This example illustrates the removal of diphenylamine and [1,2-phenylene bis(iminocarbonothioyl)] bis carbamic acid dimethyl ester (thiophonate methyl, compound A) from dilute aqueous solution.
Compound A (3.84 g) and diphenylamine (20 ml of a 31% weight by weight solution in water) were added to water (3.2 L) and thoroughly mixed. This solution also contains a small, unquantified amount of 1H-benzimidazol-2yl-carbamic acid methyl ester (MBC), compound B) because of hydrolytic reaction of compound A. After 15 minutes an aqueous solution of an ethoxylated polyethyleneimine of about 40,000 to 60,000 molecular weight and having about 80% of the available amine hydrogens converted to hydroxyethyl groups (32 ml of a 3.7% by weight aqueous solution) is added while continuing to stir. After stirring for an additional 15 minutes, agitation was stopped and the flocculent precipitate formed was allowed to settle. Portions of the supernatant liquid were analyzed for diphenylamine, compound A and Compound B by high pressure liquid chromatography (HPLC) using standard methods capable of detecting at least 0.05 ppm. pH was also determined. A 200 ml. aliquot of the supernatant liquid was treated with activated charcoal (20 g) by stirring with the charcoal for one hour and then removing it by filtration.
Analysis similar to those performed on the original supernatant liquor were performed on the filtrate.
The results are as follows:
______________________________________ Original Supernatant Charcoal Solution Solution TreatedIngredient (calculated ppm) (observed ppm)______________________________________Diphenylamine 2,000 190.0 not detectedCompound A 840 22.2 not detectedCompound B not checked 12.3 not detectedpH not checked 7.7 8.2______________________________________
This example illustrates the removal of diphenylamine and 2-(4-thiazolyl)-1H-benzimidazol (TBZ), compound C) from aqueous solution by precipitation and charcoal treatment.
Following a procedure similar to that described in Example 2 but substituting Compound C at a 500 ppm level for compound A, the results found were:
______________________________________ Charcoal Original Supernatant Treaated Solution Solution SolutionIngredient (calculated ppm) (observed ppm)______________________________________Diphenylamine 2,000 195.0 not detectedCompound C 500 25.0 0.16pH not checked 8.2 8.2______________________________________
This example illustrates treatment of a spent solution from washing fruit (apples) with ethoxylated polyethyleneimine followed by charcoal treatment.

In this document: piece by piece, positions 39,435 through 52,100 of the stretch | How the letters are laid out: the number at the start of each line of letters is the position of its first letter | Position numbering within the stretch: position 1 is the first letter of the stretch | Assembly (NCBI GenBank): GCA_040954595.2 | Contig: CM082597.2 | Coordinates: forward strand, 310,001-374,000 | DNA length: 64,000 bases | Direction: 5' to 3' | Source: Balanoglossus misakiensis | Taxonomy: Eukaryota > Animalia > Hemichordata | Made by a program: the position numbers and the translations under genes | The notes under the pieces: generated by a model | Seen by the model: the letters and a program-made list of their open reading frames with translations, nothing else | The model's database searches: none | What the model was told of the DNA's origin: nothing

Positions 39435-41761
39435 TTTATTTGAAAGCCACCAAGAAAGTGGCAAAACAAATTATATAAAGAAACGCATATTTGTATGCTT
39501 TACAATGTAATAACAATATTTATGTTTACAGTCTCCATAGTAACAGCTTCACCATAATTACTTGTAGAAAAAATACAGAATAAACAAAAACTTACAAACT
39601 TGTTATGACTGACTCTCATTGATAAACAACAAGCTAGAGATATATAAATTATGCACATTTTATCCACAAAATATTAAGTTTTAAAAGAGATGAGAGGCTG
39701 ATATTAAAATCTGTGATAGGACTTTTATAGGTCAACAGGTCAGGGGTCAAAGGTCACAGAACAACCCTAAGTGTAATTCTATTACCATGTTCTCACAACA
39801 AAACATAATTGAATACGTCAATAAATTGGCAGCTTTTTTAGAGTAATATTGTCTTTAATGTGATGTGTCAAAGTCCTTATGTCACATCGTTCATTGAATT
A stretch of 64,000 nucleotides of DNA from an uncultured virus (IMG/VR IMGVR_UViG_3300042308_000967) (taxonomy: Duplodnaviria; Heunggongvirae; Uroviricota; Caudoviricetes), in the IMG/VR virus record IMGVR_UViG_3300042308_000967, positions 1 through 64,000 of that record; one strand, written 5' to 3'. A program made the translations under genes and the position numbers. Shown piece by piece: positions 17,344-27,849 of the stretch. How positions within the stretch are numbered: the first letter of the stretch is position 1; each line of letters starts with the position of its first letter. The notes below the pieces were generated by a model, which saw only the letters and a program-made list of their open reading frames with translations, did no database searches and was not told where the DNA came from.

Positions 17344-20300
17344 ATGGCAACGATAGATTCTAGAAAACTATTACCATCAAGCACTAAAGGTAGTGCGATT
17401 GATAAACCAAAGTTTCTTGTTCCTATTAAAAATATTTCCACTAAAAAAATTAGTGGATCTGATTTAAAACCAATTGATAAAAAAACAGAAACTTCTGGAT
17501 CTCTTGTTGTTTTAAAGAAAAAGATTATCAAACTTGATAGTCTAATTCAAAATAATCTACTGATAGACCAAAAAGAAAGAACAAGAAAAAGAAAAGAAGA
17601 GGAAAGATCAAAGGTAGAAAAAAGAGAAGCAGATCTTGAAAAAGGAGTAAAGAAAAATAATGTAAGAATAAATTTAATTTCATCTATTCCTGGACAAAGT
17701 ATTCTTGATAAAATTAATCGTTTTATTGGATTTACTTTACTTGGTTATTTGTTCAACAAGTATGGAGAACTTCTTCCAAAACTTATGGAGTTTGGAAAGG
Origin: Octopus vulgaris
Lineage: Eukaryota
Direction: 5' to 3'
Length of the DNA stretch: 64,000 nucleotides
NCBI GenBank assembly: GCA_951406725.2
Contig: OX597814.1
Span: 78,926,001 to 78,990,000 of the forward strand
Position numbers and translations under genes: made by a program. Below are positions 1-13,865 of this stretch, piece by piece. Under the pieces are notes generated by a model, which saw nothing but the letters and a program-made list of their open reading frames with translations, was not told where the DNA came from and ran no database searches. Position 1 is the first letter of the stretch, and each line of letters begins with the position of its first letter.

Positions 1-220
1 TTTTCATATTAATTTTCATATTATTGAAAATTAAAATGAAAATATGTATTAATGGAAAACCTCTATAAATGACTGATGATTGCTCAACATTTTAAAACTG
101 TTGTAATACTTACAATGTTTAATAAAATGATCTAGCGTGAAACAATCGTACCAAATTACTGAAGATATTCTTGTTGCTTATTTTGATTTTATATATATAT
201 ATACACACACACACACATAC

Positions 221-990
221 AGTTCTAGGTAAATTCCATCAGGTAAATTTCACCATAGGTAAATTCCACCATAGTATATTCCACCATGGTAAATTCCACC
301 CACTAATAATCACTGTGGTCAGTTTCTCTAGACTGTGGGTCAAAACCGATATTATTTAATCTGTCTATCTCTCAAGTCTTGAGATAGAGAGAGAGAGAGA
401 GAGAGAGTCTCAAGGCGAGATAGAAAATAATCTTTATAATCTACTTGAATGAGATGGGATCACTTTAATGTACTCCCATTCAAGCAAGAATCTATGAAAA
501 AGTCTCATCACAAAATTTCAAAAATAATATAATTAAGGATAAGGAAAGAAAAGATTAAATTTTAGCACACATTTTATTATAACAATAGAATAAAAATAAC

Waste water (240 gallons) from treating harvested fruit was placed in a tank and stirred for 10 minutes with 2.4 gallons of a solution of ethoxylated polyethyleneimine prepared by diluting a 38% by weight solution 1 to 9 by volume with water. Agitation is then stopped and the precipitate formed is allowed to settle. The supernatant liquid is then treated with charcoal.
The amount of diphenylamine present in each stage of the process is determined by standard HPLC techniques.
The results are as tabulated.
______________________________________ Diphenylamine Total %Stage (ppm) pH Solids Odor Color______________________________________Spent 1745 6 0.53 foul Greenishsolution BlueSupernatant 53.6 7 0.28 foul Dk. Yellow sl. hazePrecipitate 19550 7 6.1 foul Dark greySludge (black)Charcoal 0 to 0.1 9 0.1 none colorlessfiltrate to slightly yellow______________________________________
Following the general procedure of Example 2 spent waste water from a fruit drencher operation was treated with ethoxylated polyethylenimine. The results are as tabulated.
______________________________________Organo- Volume diphenyl OrganochloridesSample (gal) amine (ppm) (ppb)*______________________________________Original 1,000 2,000 50liquidSupernatant 900 100 not detectedafter ppt.Clear liquid 900 2 not detectedafter charcoal______________________________________ (organochlorines were identified as Endosulfans I and II) *parts per billion
The sludge from the precipitation contained about 30 to 35% w/w diphenylamine and 5 ppm of the organochlorine compounds and was disposed of with appropriate hazardous waste procedures.
The charcoal contained roughly 1 lb. of diphenylamine per 1,000 gallons of water treated.